But a VPN prevents all of this by masking your internet activity. Your ISP won't be able to keep tabs on which sites and services you're frequenting, thanks to the VPN's encryption, and they won't be able to tell if you're streaming - so no throttling happens! You'll be able to broadcast all day if you want, hop from stream to stream, or just enjoy uninterrupted high-def viewing even at peak times of the day.

Check out: Surfshark

πŸ’» Surfshark is one of the newer VPN providers on the block but it's already made one hell of a... splash! More seriously, there's over 3,200 servers to pick from in 65 countries, meaning you should never struggle to find a location to hop to to unblock content. These servers all run on RAM and are completely diskless - great news for the security-conscious!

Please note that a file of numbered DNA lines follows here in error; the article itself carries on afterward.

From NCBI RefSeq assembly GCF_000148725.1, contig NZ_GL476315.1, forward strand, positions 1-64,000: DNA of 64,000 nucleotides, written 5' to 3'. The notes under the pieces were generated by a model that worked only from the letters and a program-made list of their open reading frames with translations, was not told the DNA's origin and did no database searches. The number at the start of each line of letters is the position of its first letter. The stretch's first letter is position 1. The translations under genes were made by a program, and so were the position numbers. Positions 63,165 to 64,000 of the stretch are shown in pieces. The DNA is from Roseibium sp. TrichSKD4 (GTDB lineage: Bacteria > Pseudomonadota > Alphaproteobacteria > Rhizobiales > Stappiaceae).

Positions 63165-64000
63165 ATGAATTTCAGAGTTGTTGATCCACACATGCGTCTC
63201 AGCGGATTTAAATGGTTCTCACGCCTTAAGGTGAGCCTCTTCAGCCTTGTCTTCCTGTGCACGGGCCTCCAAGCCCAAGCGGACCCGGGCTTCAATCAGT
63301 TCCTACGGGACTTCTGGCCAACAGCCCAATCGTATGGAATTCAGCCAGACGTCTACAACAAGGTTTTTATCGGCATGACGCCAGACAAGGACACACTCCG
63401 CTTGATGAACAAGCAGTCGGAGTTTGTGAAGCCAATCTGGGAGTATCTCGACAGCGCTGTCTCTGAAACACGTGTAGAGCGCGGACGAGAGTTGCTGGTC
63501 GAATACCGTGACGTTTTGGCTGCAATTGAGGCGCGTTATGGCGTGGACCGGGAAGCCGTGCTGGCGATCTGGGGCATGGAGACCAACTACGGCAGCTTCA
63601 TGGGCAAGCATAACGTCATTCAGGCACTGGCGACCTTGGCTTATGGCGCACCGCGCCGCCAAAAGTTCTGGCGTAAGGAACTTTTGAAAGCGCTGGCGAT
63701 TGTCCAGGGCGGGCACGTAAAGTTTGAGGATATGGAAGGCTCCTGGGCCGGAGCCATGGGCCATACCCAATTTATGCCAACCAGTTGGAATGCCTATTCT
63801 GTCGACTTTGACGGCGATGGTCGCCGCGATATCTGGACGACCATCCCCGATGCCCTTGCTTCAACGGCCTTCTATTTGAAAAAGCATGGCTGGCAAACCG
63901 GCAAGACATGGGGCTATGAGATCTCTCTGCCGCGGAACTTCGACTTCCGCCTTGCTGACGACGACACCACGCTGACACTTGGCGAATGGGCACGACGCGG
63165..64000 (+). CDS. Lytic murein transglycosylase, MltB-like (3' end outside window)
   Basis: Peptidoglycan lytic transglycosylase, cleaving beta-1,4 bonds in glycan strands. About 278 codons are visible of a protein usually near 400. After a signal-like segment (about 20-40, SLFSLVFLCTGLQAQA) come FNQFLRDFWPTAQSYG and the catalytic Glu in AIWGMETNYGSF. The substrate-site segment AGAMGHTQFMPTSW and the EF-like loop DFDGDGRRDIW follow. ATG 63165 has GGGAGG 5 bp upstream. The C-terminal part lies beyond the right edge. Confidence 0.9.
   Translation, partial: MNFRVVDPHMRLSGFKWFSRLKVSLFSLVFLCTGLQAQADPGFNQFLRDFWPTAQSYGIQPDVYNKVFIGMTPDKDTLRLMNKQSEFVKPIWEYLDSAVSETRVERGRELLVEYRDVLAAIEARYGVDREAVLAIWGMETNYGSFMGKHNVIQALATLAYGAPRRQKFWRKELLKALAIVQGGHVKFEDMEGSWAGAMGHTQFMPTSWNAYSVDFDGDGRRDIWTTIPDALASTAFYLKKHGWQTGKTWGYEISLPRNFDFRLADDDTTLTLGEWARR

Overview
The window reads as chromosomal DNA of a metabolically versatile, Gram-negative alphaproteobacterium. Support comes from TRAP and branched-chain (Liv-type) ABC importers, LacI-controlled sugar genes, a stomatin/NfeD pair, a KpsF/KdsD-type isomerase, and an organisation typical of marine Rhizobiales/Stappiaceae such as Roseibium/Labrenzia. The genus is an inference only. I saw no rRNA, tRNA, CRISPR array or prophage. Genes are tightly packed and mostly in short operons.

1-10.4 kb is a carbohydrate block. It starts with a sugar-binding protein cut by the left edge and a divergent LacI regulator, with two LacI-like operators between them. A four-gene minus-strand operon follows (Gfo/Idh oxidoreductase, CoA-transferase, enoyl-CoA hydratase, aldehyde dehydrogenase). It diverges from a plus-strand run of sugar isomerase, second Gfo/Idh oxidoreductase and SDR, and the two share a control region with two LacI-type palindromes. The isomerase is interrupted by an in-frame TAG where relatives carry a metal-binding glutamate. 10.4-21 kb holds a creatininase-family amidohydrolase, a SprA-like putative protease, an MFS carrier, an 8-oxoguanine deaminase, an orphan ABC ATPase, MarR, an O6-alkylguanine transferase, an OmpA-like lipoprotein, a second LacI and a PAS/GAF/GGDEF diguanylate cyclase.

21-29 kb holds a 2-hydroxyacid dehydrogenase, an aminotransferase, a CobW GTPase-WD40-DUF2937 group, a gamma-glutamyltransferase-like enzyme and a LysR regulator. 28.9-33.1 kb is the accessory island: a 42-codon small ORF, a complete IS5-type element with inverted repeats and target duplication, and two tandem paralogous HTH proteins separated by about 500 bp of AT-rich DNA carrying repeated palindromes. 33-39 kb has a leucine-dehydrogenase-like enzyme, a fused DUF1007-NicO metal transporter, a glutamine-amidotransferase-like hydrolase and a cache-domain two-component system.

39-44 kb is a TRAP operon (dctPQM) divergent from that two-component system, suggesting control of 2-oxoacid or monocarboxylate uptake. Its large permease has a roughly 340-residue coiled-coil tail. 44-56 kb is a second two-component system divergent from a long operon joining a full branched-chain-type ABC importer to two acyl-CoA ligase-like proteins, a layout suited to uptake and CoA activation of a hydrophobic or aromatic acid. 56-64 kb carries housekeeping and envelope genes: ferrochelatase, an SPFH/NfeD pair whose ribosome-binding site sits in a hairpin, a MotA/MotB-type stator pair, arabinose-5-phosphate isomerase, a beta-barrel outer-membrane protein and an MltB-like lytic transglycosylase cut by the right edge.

πŸ”’ And speaking of security, Surfshark doesn't deviate from the pack, with an AES-256 cipher and spread of secure protocols to pick from. There's IKEv2 and Shadowsocks, and the ever-trusty OpenVPN.

πŸ•΄ Surfshark has had its no-logs claim independently audited by a third-party to prove that it isn't interested in storing your logs, IP addresses, or session details! And a base in the British Virgin Islands means the service is not under any mandate to log data in the first place. Surfshark also offers IPv6 and WebRTC leak protection, and obfuscated servers are available to customers looking to escape from underneath strict government censorship.

πŸ’΅ As usual, Surfshark has a 30-day money-back guarantee where you can check out all its features and see how well it plays with your setup. Help is at hand whenever you need it, whatever the day, and you can call on an expert via live chat or directly from the Surfshark site.

Try Surfshark

How will a VPN impact performance?

Rule number one of streaming - whether you're watching or broadcasting - is that a fast internet connection is a must. If not, you'll end up with a stream so pixelated that it could double as an eye test. Streamers want as little latency as possible and consistent speeds... and surely a VPN only makes things worse?